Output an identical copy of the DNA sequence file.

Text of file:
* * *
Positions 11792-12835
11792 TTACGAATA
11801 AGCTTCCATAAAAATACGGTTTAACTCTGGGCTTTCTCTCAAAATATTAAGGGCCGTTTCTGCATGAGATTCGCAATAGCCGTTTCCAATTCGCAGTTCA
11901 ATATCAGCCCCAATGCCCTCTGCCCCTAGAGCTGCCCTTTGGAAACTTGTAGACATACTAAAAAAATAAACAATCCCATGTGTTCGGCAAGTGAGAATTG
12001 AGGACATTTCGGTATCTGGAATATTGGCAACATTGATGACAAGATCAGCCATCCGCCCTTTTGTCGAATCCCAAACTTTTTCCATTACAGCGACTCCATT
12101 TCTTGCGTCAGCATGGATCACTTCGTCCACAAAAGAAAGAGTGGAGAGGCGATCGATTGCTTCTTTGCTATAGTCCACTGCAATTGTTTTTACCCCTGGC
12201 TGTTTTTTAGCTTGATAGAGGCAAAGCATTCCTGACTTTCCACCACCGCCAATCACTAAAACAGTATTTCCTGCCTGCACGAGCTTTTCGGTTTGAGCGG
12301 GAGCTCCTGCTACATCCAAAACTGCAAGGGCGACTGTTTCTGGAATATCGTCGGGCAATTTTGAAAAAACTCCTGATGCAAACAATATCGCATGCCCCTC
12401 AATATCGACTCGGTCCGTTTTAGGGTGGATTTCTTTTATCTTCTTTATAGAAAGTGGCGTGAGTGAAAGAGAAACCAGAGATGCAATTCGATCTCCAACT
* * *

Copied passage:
Positions 11792-12835
11792 TTACGAATA
11801 AGCTTCCATAAAAATACGGTTTAACTCTGGGCTTTCTCTCAAAATATTAAGGGCCGTTTCTGCATGAGATTCGCAATAGCCGTTTCCAATTCGCAGTTCA
11901 ATATCAGCCCCAATGCCCTCTGCCCCTAGAGCTGCCCTTTGGAAACTTGTAGACATACTAAAAAAATAAACAATCCCATGTGTTCGGCAAGTGAGAATTG
12001 AGGACATTTCGGTATCTGGAATATTGGCAACATTGATGACAAGATCAGCCATCCGCCCTTTTGTCGAATCCCAAACTTTTTCCATTACAGCGACTCCATT
12101 TCTTGCGTCAGCATGGATCACTTCGTCCACAAAAGAAAGAGTGGAGAGGCGATCGATTGCTTCTTTGCTATAGTCCACTGCAATTGTTTTTACCCCTGGC
12201 TGTTTTTTAGCTTGATAGAGGCAAAGCATTCCTGACTTTCCACCACCGCCAATCACTAAAACAGTATTTCCTGCCTGCACGAGCTTTTCGGTTTGAGCGG
12301 GAGCTCCTGCTACATCCAAAACTGCAAGGGCGACTGTTTCTGGAATATCGTCGGGCAATTTTGAAAAAACTCCTGATGCAAACAATATCGCATGCCCCTC
12401 AATATCGACTCGGTCCGTTTTAGGGTGGATTTCTTTTATCTTCTTTATAGAAAGTGGCGTGAGTGAAAGAGAAACCAGAGATGCAATTCGATCTCCAACT